What to do when I arrive?
Image via visitehimejapan
We made it! We are at the Shimanami Kaido. As a few pro tips, and to get the most of this route, two things are key: maximum daylight and knowing your skill. So get in early, rent your bicycle and you can make the most of your day. Secondly, when planning your bike journey, don’t be too ambitious, and know how much you can ride. Slower is sometimes better, and from personally speaking, there are so many unique and interesting things to see along the island, which you would just not expect, and you want to take it all in. Once you arrive at the starting point of the Shimanami Kaido, you can rent your bicycle at the terminal station, and communicate with the staff members there, and pick out your bicycle! Personally, I like to go to the Sunrise Itoyama Central Rental Cycle Terminal, as its the closest to the start of the Shimanami Kaido, and they have a wide range of bicycles to choose from. And they are so lovely there! The time for that station is 8:00-20:00, and they have free car parking available. Once you receive your bicycle, just have a quick test ride to make sure it feels good for you, just keep in mind some bicycle safety rules.
- Ride on the left side of road.
- Don’t ride your bicycles side by side.
- If your group contains 5 or more persons, you should divide into two groups.
- Don’t use an umbrella and a mobile phone while riding a bicycle. If you do, you can be fined.
- Please don’t ride a bicycle during night.
All the fun things that I can do along the way
When I rode the Shimanami Kaido with 3 of my friends, we had plenty of time, and not too rushed to finish the leg, so we took it nice a slow, and had plenty of detours, and through these detours, we encounter some terrific places to visit, delicious food and even just go by the water to have a swim. I remember one of my friends saying, “I am very hungry, is there a bakery nearby?” So I googled bakeries in the area, and we stumbled upon “Paysan“, a local bakery with a strong ethos of sourcing local produce in the area for their products. It’s only open on Fridays and Sundays, and it’s also a little hard to find, but it’s definitely worth it if you have the time! Or when we saw a rest stop and decided to drop in. The “Yoshiumi Rose Park” where 400 species of 3,500 rose trees are planted, and known for their fragrant ice cream with rose hip.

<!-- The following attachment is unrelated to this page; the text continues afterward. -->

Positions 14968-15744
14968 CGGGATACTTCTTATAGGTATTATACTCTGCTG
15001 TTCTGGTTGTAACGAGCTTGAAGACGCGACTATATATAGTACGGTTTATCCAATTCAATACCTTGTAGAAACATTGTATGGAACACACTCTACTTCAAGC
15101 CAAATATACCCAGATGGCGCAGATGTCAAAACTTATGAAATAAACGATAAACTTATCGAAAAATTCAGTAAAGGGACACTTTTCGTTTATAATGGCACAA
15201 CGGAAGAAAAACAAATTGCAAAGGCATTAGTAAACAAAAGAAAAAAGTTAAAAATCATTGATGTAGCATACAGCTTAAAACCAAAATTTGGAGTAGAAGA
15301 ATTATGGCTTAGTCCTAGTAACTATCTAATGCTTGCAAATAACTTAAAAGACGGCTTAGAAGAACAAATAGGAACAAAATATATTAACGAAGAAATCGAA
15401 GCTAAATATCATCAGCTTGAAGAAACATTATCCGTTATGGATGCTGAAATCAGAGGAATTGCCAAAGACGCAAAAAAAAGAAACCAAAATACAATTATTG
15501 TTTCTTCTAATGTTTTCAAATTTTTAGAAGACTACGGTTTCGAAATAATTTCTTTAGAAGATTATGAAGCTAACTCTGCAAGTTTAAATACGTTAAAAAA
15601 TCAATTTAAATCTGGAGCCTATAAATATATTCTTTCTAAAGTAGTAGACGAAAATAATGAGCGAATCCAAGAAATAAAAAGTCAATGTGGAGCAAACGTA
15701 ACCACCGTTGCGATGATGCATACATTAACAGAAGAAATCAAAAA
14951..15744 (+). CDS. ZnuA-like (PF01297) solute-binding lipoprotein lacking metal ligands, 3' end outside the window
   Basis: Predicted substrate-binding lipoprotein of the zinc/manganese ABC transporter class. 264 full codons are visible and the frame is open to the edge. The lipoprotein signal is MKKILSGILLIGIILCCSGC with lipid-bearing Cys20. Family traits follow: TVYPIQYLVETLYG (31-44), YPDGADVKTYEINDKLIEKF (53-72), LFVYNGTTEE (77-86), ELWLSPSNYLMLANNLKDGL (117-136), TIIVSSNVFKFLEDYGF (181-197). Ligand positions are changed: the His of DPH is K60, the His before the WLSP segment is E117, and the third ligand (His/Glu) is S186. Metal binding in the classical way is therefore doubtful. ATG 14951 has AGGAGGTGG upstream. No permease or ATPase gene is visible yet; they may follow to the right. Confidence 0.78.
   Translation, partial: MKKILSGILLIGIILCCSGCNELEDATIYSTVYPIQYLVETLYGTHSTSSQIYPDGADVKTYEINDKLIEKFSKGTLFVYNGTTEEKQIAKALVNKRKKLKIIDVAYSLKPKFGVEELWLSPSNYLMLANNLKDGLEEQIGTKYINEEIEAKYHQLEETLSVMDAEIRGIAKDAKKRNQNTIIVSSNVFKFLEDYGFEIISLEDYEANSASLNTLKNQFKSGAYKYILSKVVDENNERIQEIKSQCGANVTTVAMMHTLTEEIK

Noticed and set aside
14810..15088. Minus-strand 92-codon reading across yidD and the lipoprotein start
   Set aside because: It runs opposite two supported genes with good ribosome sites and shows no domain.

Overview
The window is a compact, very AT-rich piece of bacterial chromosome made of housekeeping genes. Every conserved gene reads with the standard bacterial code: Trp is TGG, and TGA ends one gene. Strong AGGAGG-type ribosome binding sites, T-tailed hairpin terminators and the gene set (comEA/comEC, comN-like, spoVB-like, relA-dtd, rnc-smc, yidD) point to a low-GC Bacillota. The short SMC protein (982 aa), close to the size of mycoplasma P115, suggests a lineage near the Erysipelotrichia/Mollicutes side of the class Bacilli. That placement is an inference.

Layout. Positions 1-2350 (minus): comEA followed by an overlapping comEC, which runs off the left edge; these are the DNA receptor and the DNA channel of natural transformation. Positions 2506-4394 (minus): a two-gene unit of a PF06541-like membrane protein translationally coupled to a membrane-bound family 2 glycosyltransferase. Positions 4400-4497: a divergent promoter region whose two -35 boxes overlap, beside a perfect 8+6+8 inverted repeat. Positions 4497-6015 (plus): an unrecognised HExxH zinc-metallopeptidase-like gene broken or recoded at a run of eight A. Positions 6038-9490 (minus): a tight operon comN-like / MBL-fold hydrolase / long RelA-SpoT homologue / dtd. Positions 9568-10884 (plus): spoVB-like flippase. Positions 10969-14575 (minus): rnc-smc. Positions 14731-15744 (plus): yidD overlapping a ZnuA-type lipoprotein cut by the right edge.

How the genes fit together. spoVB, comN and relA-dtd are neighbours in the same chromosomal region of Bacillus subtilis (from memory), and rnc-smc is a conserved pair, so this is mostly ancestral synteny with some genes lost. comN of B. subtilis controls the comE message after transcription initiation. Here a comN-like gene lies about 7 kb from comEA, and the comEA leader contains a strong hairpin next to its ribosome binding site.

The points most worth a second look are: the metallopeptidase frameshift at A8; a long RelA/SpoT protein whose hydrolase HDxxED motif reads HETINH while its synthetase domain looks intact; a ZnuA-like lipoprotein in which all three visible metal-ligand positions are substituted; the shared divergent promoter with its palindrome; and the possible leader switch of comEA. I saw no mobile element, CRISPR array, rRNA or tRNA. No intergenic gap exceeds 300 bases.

As you are exploring Hakata Island, although the main cycling route in Hakatajima is just 3km, which is only a small part of this island, it is recommended that you bike around the island’s coast. You can see some beautiful scenery and enjoy the peace and quiet of rural island life. Additionally, you can visit the most famous ramen shop in Shimanami Kaido, “Sanwa“. The ramen is using the salt of Hakatajima which is a special product of the area, and popular among bicycle travellers so that they can keep their hydration levels high.
As we made our way to Omishima island, we went to visit “Oyamazumi Shrine“, as there were 2000 – 3000 year-old camphor trees near the shrine and so it was well worth a visit. Omishima island is also known as the “island of Gods”, and this is because the Shrine was also once one of the most important shrines in Japan for samurai and as a result, it hosts an impressive collection of weapons and armour, for all you MMA and fighting fans.
As you are finishing the Shimanami Kaido, you can sit back, and relax with some Hassaku daifuku, which is a kind of Japanese confection consisting of a Hassaku orange inside ‘daifuku’, which is a rice cake stuffed with sweet bean paste. A shop in Innoshima Island called “Hassakuya” has prepared a space that can take a break with coffee and tea, that is absolutely good for bike tourists, and the view of the Innoshima Ohashi Bridge from there is so nice.
Image via Flickr
There are so many amazing places to see, and local riders to talk to, so I am sure you will find many more places than me and meet so many wonderful people along the way. One of the highlights for me was talking to the local people, so even if there is a communication barrier, even the presence is louder than words.
And with that, enjoy your journey along the Shimanami Kaido, pray to the “Oyamazumi Shrine” gods for good weather, and immerse yourself in all the local towns and regional food available. Until next time, cycle on!